I first discovered American Gods in the summer after my Senior year of high school. I was taking my baby steps into the world of comics, reading some of the newest staples, the Ultimate Universe, DC New Frontier, Earth X, and one story titled Marvel 1602 by Neil Gaiman (at the time I thought it was pronounced G-eye-man at the time). The writing was sharp, the story fresh, and the art was eye catching. So naturally I returned to the catalog to find what more I could by this author, and it was then that I stumbled upon this little (har har) book called American Gods.
I don't usually do audio books. I'm very picky about my readers, and there is something about having someone else's imaginings of characters swirling in my head. Reading is a very personal thing for me. I get emotionally involved in the characters and their stories. Audiobooks sort of shatter that illusion. But on some unexplainable whim I got my hands on the behemoth 19 disk audio recording of American Gods read by George Guidall.
It was a chance worth taking. George Guidall breathed a life into the book and characters in a way I've yet to experience since. His gravelly, almost world-weary drawl fit Gaiman's wandering organic pace perfectly. Since finding the book I've added a copy to my iPod and have listened to the story on an almost constant repeat, and can now quote extended passages verbatim with Guidall. But I do have one nasty secret to admit... I've never actually read the book on paper. Every time I try, I end up starting it once more on my iPod, not wanting to lose the essence that Guidall brings to the story.
Almost as long as I'd been listening to the book, I've been dreaming of doing a road trip that explores most of the major areas in the story. It is a road trip book. A long, picaresque, wandering story that stretches up and down the midwest with stop overs all across the US. It sees many locales that are off the beaten path, and really gets at the heart of America.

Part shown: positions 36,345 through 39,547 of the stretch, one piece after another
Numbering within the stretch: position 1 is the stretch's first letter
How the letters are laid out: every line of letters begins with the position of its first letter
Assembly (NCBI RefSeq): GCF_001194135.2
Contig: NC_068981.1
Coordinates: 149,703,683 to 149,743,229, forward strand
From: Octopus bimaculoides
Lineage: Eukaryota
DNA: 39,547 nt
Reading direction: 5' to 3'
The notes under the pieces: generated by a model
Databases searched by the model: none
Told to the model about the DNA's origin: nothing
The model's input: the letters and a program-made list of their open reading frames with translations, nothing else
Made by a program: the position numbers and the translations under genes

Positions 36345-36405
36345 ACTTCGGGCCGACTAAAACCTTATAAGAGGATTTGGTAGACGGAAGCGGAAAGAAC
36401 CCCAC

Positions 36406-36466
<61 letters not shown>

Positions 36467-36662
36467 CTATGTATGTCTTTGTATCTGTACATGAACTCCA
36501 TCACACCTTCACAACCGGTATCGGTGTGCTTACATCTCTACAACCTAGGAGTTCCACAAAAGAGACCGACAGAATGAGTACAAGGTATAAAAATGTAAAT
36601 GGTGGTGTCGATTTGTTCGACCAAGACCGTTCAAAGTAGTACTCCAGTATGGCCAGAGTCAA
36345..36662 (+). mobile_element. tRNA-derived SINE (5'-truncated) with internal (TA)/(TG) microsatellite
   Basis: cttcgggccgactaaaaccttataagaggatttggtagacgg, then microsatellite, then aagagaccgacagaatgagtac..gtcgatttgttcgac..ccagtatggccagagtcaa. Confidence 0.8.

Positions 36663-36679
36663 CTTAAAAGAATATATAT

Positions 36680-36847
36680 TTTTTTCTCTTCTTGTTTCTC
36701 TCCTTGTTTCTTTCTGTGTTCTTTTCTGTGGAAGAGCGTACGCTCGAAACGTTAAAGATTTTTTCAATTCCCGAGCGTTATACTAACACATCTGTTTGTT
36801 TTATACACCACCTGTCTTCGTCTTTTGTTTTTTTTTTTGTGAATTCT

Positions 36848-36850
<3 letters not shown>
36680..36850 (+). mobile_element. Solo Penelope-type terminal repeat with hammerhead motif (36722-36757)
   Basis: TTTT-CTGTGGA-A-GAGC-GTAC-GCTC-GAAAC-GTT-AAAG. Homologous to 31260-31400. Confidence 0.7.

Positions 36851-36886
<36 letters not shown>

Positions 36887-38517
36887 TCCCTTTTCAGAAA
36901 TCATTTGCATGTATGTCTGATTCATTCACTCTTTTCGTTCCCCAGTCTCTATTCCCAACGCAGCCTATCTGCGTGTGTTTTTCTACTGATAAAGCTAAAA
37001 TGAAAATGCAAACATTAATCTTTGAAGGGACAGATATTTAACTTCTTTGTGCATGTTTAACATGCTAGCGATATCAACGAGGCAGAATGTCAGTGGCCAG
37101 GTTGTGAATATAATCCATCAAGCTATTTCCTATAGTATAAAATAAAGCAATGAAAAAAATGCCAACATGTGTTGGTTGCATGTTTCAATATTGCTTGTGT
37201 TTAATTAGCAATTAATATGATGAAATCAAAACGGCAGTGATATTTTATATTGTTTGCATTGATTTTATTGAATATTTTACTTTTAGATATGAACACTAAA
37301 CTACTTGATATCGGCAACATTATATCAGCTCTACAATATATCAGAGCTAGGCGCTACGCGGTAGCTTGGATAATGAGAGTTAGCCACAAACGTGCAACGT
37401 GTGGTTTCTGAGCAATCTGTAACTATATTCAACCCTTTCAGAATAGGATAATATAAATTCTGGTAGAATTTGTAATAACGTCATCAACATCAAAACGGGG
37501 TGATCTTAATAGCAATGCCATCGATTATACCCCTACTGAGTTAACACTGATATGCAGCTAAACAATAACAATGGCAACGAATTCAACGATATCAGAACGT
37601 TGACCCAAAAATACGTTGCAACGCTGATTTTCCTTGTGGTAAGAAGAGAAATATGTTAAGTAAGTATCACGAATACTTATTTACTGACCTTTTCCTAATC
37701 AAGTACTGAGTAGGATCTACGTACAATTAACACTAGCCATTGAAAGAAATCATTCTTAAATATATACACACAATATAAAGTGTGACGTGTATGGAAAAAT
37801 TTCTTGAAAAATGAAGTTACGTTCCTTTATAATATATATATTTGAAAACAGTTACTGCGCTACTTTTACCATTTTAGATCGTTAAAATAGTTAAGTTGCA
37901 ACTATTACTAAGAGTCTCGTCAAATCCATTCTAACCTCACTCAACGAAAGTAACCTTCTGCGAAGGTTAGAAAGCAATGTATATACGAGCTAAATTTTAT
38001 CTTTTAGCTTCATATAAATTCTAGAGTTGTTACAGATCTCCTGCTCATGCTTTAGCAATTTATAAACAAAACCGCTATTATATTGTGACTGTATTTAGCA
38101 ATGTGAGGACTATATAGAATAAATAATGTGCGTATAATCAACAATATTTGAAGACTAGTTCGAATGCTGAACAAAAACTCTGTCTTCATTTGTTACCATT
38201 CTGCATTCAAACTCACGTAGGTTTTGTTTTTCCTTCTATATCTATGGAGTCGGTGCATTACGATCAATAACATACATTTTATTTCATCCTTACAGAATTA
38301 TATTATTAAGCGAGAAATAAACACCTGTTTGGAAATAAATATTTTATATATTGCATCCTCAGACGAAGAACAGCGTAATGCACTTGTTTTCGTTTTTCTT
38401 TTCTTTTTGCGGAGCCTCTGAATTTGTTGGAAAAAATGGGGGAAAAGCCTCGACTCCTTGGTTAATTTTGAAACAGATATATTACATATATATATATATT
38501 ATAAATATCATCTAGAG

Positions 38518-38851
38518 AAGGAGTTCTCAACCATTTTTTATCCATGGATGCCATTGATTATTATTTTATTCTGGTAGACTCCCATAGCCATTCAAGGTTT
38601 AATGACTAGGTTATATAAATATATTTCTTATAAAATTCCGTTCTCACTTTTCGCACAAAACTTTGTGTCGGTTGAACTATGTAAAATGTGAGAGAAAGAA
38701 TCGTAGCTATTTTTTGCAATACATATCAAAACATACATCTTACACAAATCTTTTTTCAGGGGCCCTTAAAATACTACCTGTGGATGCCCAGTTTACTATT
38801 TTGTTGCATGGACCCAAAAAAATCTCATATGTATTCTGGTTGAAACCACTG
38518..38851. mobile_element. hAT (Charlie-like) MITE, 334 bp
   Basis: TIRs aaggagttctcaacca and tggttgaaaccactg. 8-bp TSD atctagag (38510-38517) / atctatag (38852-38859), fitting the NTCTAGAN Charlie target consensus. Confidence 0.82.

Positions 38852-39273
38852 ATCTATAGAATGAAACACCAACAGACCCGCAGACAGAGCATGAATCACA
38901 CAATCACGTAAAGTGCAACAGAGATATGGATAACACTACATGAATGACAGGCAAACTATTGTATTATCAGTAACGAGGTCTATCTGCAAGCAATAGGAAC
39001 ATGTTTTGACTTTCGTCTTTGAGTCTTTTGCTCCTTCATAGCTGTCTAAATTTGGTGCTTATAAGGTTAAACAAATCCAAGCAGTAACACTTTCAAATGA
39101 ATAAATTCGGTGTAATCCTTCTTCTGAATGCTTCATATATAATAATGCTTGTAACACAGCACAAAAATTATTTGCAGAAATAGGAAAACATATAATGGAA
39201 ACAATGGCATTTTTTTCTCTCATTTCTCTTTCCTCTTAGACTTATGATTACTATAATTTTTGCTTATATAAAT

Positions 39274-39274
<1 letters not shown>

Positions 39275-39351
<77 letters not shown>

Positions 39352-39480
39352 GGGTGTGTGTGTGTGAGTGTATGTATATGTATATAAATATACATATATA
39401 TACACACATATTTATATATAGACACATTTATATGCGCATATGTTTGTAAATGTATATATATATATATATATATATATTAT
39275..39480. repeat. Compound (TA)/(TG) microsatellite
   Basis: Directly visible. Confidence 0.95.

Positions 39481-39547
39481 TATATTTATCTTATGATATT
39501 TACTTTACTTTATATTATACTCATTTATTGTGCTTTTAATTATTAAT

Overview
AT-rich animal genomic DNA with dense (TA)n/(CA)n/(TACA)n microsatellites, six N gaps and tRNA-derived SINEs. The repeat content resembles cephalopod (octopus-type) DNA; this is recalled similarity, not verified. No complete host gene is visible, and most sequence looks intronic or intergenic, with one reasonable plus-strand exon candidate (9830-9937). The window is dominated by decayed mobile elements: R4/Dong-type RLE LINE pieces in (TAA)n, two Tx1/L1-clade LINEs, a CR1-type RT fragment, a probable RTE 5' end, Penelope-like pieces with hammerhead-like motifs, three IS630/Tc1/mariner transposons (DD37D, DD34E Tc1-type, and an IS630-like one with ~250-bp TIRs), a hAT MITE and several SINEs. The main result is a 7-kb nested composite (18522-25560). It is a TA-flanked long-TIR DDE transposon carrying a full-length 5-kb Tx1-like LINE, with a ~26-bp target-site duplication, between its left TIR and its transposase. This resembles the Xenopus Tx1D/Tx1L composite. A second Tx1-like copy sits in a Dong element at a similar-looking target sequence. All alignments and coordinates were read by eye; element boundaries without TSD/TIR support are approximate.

So with that preamble I propose a modified version of the American Gods road trip. In a nutshell this trip would follow a more linear route, north to south, of the path that Shadow and occasionally his companions followed.
As an initial reference I am using a site that I stumbled to through the Wikipedia article. Only the Gods are Real has an interesting, but incomplete geography page (the above picture comes from that page). It breaks Shadow's journey into three major legs. Examining these maps reveals a central area down the midwest around the Mississippi River where the bulk of the journey takes place.
The trip I am envisioning starts at the fictional town of Lakeside (Through examining geographical references in the text I've found a town that seems to match the location (This will be discussed in latter entries) and make my way all the way south, ending at Lookout Mountain in Georgia
Along the way we will hit major stops from the book. These include (in a rough order)
- The House on the Rock in Spring Green, Wisconsin
- Madison, Wisconsin
- Chicago, Illinois
- The Center of the US in Lebanon, Kansas
- El Paso, Illinois where Shadow picks up Sam Blackcrow
- Red Bull, Illinois where they stop for lunch
- Cairo, Illinois
The trip as envisioned would last roughly a week (hopefully less if I can swing it). For cost saving most nights would be spent camping, or if cost is really an issue (and time) shifts could be taken for driving duties.
In upcoming entries I'll start to take on the nuts and bolts of the journey. Route plans, locations, and more. I'll do entries about major stops covering history and how it relates to the book. For the next entry I'm going to discuss the search I've been doing for "Lakeside" Wisconsin, and what real towns have turned up to be the most likely.
Until Next Time!